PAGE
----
Through an ongoing series of seminars, the Alliance of Automotive Service Providers of New Jersey (AASP/NJ) has been carrying out its commitment to providing its members with the best resources and education possible to help collision repairers get the most they can out of their businesses in this restrained industry.
On Sept. 27, AASP/NJ hosted “What’s Next? Repair Planning and Repair Logic for Profit” at Indasa USA in Fairfield, N.J. The meeting featured presentations by Taylor Moss of OEC, along with AASP/NJ President Jerry McNee (Ultimate Collision Repair, Edison) and board member Ken Miller (821 Collision. North Haledon). The discussion picked up where the June meeting, which covered laws and regulations, left off as it set out to answer the questions many members expressed following that event.
Getting fair reimbursement for repairs lies in building a solid repair plan that answers the question of why certain procedures need to be done. And the question can only really be answered by the documentation that supports the necessary repair procedures.
The RepairLogic Repair Planning Platform from OEC was built on the premise of getting repair procedures to shops as quickly and efficiently as possible, according to Moss. He compared the way insurers treat body shops’ needs to the way a parent tells their child “I said so” — as if those words constitute an actual explanation.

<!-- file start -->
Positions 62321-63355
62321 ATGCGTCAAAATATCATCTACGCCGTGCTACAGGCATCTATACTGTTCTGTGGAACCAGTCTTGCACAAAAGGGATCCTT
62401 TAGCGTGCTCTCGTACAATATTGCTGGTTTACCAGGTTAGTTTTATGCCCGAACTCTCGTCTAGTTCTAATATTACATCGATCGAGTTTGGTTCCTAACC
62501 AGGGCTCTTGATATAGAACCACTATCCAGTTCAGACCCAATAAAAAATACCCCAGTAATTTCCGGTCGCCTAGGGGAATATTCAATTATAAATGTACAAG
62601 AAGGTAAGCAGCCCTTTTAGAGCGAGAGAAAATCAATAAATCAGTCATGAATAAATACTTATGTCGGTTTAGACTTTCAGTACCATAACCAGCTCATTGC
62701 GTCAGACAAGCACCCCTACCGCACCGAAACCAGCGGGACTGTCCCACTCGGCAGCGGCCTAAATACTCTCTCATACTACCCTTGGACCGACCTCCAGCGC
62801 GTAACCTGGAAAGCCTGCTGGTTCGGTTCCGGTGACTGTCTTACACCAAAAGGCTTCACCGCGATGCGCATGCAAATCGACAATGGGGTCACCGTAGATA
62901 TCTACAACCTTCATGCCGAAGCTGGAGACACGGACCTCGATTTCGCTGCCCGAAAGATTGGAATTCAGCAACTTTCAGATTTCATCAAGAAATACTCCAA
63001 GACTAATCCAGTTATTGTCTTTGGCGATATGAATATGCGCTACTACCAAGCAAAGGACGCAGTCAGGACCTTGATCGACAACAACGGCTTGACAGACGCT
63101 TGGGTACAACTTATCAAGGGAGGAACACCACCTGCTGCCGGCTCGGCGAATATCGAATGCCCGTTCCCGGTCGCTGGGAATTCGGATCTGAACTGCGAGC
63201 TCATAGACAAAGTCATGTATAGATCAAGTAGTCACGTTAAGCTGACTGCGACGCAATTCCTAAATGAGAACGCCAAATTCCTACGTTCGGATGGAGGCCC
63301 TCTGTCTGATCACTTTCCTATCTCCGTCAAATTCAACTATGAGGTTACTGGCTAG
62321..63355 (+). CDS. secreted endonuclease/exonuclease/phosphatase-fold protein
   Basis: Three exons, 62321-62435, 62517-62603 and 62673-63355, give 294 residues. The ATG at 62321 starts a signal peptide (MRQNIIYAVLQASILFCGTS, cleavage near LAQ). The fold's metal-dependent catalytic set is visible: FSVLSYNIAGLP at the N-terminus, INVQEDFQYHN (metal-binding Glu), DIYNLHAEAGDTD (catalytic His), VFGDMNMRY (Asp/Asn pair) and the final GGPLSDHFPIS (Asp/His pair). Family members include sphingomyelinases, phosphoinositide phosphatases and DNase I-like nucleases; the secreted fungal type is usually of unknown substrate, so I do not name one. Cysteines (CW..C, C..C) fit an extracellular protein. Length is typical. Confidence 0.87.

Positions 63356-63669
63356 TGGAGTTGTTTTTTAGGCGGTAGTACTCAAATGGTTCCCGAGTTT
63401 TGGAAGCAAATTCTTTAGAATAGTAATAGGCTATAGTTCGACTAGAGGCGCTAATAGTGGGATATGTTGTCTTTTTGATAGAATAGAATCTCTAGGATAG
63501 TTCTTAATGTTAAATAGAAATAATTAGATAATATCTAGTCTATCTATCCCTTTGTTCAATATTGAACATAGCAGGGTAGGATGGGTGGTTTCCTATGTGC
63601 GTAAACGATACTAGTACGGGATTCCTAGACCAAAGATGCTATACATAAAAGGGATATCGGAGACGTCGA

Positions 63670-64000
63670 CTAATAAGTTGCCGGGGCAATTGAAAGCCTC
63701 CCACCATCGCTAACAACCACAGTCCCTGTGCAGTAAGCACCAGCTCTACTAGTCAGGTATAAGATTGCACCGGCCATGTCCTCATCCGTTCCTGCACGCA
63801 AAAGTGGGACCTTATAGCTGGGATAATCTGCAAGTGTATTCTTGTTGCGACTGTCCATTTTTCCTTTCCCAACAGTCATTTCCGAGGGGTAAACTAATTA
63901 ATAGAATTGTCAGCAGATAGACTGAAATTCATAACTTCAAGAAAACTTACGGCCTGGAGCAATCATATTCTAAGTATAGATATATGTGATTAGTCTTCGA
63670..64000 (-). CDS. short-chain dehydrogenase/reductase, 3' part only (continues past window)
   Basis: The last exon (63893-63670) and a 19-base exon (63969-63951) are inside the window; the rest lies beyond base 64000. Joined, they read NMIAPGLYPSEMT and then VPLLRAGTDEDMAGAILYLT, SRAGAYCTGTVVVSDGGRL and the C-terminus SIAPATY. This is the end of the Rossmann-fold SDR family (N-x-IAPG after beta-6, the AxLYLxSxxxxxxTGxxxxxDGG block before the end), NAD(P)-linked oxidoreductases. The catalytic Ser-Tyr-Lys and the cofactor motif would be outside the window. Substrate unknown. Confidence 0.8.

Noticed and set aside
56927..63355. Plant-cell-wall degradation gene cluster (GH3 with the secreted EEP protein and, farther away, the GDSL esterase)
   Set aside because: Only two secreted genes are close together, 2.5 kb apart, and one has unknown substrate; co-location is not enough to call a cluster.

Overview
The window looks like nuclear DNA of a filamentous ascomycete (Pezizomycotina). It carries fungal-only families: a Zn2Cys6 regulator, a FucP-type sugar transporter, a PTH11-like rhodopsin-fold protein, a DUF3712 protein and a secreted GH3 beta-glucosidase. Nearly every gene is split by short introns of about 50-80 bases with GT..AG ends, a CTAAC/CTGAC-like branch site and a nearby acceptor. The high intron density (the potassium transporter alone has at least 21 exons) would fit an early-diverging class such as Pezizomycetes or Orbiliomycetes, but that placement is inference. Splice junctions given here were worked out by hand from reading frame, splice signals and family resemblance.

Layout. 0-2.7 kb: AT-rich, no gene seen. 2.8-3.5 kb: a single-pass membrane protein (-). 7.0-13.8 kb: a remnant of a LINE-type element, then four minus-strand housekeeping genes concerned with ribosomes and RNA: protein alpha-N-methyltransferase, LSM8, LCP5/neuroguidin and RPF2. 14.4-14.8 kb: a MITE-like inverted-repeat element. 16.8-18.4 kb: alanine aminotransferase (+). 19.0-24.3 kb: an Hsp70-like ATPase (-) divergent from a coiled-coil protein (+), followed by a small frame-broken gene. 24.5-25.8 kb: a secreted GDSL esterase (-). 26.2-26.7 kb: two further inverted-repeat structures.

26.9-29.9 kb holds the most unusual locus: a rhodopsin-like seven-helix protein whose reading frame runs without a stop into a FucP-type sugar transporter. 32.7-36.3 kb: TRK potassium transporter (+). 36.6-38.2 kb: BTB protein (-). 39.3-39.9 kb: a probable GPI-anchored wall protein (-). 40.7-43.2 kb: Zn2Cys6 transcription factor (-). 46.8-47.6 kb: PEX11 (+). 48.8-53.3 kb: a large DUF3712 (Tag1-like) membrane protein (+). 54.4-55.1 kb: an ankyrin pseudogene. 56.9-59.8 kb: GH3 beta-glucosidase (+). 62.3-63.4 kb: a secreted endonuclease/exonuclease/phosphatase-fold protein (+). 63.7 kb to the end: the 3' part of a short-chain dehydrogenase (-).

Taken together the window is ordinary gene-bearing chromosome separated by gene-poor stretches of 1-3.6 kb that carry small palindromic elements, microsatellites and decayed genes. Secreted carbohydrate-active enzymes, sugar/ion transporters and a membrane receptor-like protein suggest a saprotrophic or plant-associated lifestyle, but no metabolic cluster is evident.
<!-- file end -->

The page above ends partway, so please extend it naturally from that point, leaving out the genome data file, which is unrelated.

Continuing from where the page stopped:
“We are the professionals, and we can’t back that up without documentation,” Moss said. “So, this document of repair tells the why behind it. We’re building the why — why is this calibration needed? There are all these different things that we have to do for certain reasons; if we can’t articulate why, we can’t be very successful in helping our partners understand and approve those things.”
Showing a blueprint or repair plan educates the customer — who otherwise would not understand what goes into a repair — on why these steps need to be taken. Good communication helps build a good relationship.
“They might not know anything about the quality of the repair, but if you are bad at communicating with them and don’t update them throughout the process, they’re just going to give you bad reviews,” said Moss.
Miller and McNee used repair examples to demonstrate how there is more to a repair than meets the eye upon first glance, and using tools that can help a blueprinter access OE procedures helps to identify all that is needed in the process.
“You can look at a car and see it is a simple bumper repair on the surface, but thousands of dollars later, it’s a lot more than a simple bumper repair because we went through the process and identified what needed to be done,” Miller said. “And the calibrations that need to be done is what drove the price up exponentially.”
McNee stressed that insurers are the ones who write estimates, which is really a “guesstimate … I don’t write supplements at all. We continue writing that repair plan and modify it the way we need to, and we hand that back to the insurance companies.”
AASP/NJ extends its appreciation to sponsors Indasa USA and OEC for contributing to the event’s success.
For more information on AASP/NJ, visit aaspnj.org.